What others are saying

February 05, 2007

Expectations in Miami and Washington had been that once Fidel Castro disappeared from the scene, the Revolution would crumble. But that, of course, has not been the case. Six months after Fidel passed the baton to Raul, there has been no sign whatever of unrest. The Cuban people have accepted the transition with calm maturity - indicating a higher level of support for the Revolution than the exiles in Miami or the Bush administration had thought possible. Indeed, a recent Gallup poll conducted in Cuba indicated that 49 percent of the Cuban people supported Fidel Castro. Cuban officials strongly contest that finding, insisting that the percentage of supporters is much, much higher. But even as it stands, the poll indicates that a higher percentage of Cubans support Fidel than the percentage of Americans who support President Bush!

- Wayne S. Smith, TomPaine.com

Each time [the savings rate is] announced, a round of tut-tutting is heard from pundits, economics wonks and policy-makers about how Americans are "spendthrifts" and "just don't save enough."

To which we answer: Nonsense. Indeed, the savings rate is one of the least useful pieces of data issued on our economy. ...

In the fourth quarter, we had amassed $1.8 trillion in gross savings - more than enough to fund the estimated $1.43 trillion in private nonresidential investment we made.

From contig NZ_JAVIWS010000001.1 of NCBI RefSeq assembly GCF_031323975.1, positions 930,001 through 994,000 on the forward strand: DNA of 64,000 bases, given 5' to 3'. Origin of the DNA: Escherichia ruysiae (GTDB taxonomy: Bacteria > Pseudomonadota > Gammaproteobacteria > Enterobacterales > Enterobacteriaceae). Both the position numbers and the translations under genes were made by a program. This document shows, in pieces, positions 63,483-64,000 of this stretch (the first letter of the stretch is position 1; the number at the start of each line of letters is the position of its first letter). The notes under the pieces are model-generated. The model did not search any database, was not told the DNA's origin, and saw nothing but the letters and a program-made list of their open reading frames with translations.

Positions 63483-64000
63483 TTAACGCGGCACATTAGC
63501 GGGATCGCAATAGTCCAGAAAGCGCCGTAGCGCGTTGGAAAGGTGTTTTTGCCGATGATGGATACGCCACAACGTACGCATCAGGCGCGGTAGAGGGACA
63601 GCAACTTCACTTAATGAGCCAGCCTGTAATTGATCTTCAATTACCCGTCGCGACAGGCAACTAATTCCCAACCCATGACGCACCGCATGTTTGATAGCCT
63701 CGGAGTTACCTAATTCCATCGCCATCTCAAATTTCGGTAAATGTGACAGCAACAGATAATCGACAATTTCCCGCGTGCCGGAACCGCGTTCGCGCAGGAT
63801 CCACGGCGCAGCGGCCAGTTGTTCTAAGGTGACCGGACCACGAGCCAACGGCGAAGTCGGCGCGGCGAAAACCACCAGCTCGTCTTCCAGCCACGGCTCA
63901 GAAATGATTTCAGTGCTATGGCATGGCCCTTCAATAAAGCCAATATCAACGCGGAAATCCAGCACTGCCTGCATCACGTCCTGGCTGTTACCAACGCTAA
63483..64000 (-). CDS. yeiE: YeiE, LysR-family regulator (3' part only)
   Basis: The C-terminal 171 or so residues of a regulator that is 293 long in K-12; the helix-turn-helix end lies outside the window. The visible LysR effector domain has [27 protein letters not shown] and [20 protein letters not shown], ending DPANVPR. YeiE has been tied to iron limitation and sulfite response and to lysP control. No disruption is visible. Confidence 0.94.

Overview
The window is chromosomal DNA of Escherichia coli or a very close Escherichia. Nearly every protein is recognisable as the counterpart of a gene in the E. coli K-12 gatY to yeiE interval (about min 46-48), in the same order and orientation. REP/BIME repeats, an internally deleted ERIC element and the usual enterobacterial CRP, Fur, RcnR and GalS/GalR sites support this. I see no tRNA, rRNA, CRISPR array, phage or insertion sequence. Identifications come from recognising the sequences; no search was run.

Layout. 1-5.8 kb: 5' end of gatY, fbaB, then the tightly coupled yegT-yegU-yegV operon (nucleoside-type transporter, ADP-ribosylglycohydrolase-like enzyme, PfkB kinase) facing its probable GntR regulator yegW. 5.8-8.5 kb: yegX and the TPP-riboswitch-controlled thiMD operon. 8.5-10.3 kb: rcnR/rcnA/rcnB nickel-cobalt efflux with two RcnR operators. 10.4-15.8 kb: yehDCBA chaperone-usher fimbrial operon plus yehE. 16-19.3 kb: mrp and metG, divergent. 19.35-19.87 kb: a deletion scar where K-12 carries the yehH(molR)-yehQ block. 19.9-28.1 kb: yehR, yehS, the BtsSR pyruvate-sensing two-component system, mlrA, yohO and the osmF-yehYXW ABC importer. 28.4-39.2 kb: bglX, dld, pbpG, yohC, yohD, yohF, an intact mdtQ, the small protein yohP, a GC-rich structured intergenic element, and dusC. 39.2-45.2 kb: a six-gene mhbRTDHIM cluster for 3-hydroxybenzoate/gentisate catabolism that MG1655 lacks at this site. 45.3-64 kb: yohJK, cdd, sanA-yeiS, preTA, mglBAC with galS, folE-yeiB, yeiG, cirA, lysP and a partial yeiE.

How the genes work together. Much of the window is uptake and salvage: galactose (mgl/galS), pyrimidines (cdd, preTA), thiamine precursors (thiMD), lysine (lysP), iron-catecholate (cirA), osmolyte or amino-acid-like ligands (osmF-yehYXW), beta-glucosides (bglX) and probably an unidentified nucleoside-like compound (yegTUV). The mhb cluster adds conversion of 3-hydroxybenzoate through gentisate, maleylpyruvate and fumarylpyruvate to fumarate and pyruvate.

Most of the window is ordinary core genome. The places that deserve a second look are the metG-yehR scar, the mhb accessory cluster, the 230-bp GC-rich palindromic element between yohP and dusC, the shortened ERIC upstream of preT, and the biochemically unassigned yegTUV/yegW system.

How could savings be so high when we're constantly told it's at Depression-era lows? Easy. The scare stories focus solely on personal savings, failing to take into account the savings of households, businesses and government. When those are added in, we have an enormous amount of money at our disposal.

But if savings doesn't matter, what does? In a word, wealth.

Net wealth - the total value of all assets, including stocks, bonds, bank accounts, houses and retirement funds, after subtracting debt - is about $54 trillion, up a hefty $16 trillion since President Bush cut taxes in mid-2003. If you divide that $54 trillion by America's 114 million or so households, you get an average net worth of roughly $474,000. ...

So stop worrying about the plunging personal savings rate. The game's not about accumulating savings; it's about building wealth - something we Americans are very, very good at.

- Investor's Business Daily

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